• I teach high school history. The English dept still assigns 1984; though they think it is about the Soviet Union.

      • My 6 year old was trying to do the queen of the night aria at the breakfast table. You know the part I mean. It was not pleasant, but at least she has taste if not talent.

  4. Wonderful how Biber maintains melodic interest and musical invention over the repeated bass voice. A moving performance, full of introspection and Baroque pathos, no showy pretensions.

    Need a bit more light in the background to contrast with black gown. Some unfortunate street noise at around 6:45.

    Here’s another Baroque gem I recently discovered:

    • Både Biber og Vivaldi var katolikker. De var troende. Min fornemmelse er, at tro er grundlaget for noget, der er at sige alt, kunstnerisk fortjenstfulde i de sidste 350 år.

      Alvorlig musik-kultur i Danmark er imponerende. Danskerne knoe fortiden og de dyrker deres egen nutid i musik. Jeg anbefaler symfonier af Vagn Holmboe og symfonier og koncerter af Hermann Koppel.

      • Not familiar with Holmboe or Koppel. One of the saving graces of YouTube, an otherwise avalanche of imbecility, is the availability of full-length symphonic concerts as well as recordings of obscure works. Lately I’ve been enjoying concerts of works unfamiliar to me. I’ll have to investigate Holmboe and Koppel.

        Speaking of Danes, there are excellent performances of the Nielsen symphonies on YouTube.

  5. Pete: As my “Western Heritage” students are currently reading Beowulf, I streamed Eivor’s “Trollabundin” through the classroom AV system, which also allowed me to show Faroese and Anglo-Saxon texts side-by-side, demonstrating their kinship. The students were deeply impressed by Eivor’s performance and wanted to know more about her. I also got good results, after we read The Aeneid, from screening Berlioz’s opera Les Troyens in class. The students admitted that when they read in the syllabus that they would be attending the opera (so to speak), they were a bit intimidated; but they found the experience, especially since they knew the story, to be positive and interesting. The possibilities for modern education are great, bu they are largely unexploited.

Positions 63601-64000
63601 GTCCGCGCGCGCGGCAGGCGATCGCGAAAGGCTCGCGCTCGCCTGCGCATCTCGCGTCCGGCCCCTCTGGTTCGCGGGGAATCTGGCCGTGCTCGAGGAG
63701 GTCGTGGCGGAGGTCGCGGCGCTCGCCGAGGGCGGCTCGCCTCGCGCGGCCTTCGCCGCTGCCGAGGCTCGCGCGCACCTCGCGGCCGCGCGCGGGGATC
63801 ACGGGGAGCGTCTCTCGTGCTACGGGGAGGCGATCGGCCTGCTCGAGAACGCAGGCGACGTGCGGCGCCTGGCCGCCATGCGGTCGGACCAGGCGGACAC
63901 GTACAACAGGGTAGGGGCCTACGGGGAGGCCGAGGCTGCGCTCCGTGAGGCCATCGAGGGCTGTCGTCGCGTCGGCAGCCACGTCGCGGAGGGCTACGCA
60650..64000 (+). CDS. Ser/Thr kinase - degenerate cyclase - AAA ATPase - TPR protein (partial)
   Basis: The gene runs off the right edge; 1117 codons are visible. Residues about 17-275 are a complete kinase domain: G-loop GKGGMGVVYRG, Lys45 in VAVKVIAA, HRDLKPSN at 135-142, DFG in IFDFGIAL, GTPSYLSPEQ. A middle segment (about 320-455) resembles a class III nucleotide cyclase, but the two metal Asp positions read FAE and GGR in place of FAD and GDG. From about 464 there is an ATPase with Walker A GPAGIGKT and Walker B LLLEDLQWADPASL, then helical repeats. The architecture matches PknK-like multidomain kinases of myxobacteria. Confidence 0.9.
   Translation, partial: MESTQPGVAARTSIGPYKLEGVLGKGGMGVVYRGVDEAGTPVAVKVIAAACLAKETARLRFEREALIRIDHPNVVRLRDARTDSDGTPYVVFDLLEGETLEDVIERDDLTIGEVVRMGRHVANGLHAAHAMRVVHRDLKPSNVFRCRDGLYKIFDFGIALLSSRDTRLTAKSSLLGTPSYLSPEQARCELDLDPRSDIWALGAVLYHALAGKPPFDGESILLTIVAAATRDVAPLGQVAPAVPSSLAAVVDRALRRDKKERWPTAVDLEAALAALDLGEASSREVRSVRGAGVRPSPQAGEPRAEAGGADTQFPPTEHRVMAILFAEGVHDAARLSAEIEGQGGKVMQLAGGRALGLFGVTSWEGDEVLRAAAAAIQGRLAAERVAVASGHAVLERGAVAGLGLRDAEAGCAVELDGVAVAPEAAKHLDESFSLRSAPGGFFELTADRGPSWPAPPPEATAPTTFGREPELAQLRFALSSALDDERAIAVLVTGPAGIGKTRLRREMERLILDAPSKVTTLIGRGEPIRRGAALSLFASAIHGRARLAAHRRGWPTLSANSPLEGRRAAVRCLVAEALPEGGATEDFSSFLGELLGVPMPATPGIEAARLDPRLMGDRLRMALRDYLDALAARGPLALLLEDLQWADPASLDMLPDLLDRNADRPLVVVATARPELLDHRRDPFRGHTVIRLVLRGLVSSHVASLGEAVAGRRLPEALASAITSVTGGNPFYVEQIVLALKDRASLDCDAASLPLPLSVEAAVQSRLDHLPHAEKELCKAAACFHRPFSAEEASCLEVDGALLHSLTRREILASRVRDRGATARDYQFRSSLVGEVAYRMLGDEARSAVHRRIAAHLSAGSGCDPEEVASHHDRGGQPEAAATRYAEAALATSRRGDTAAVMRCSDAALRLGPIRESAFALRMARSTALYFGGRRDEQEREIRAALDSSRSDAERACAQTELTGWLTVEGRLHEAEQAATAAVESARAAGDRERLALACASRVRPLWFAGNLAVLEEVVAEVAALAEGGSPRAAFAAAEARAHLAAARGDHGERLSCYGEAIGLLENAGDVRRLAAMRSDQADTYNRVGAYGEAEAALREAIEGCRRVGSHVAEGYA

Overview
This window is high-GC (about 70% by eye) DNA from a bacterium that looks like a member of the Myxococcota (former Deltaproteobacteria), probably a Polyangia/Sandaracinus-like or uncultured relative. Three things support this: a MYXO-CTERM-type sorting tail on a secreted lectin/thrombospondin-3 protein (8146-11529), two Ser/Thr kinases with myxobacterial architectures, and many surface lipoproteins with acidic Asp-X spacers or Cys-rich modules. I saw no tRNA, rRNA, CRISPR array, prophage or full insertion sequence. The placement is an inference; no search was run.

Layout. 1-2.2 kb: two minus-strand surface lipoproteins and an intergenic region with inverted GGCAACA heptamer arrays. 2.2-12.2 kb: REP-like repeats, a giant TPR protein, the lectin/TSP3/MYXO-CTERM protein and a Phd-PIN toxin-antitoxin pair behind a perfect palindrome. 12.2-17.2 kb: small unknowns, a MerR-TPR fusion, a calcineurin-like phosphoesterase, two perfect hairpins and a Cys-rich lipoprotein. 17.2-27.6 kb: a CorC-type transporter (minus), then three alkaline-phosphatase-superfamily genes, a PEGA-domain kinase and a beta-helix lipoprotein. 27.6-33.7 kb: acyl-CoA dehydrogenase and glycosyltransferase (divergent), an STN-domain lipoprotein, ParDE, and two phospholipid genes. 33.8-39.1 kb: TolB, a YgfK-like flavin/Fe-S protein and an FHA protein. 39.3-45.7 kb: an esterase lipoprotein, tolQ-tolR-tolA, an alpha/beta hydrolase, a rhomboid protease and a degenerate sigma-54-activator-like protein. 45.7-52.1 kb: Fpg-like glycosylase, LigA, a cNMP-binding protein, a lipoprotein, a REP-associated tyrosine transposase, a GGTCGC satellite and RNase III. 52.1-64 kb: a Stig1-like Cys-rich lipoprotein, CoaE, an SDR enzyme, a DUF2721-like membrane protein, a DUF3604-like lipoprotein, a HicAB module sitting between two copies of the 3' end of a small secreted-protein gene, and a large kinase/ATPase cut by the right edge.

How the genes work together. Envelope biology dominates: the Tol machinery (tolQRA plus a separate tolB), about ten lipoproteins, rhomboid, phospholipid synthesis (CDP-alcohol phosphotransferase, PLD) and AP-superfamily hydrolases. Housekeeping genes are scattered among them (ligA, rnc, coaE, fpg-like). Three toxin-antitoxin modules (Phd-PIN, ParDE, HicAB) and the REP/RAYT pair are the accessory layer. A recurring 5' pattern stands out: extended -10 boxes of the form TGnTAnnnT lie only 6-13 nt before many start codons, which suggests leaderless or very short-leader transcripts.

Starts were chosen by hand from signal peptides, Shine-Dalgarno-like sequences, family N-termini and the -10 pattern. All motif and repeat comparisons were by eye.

Today, I taught the students how to pronounce Anglo-Saxon, and then I put them through the exercise of reading aloud – and really dramatizing – the text. If someone had done this for them in the eighth grade, when they would have been perfectly capable of it, they would be much more advanced intellectually than they in fact are. The American education system is a criminal conspiracy.

  6. Scott: Vagn Holmboe is one of the most remarkable composers of the last century. He was a successor, in many ways, of Carl Nielsen. His thirteen symphonies and fifteen (I believe) string quartets are two epic journeys through the inexhaustible realms of tonal music. Start with Sinfonia Borealis (No. 8 – 1952). After that, Symphony No. 3 on Danish folk-ballads. After that, you’re on your own.

  7. Josh: Regarding your 1984 comment, a few years ago I taught One Day in the Life of Ivan Denisovich. Most of the students thought that the action took place in Germany and that the prisoners were prisoners of the Nazis.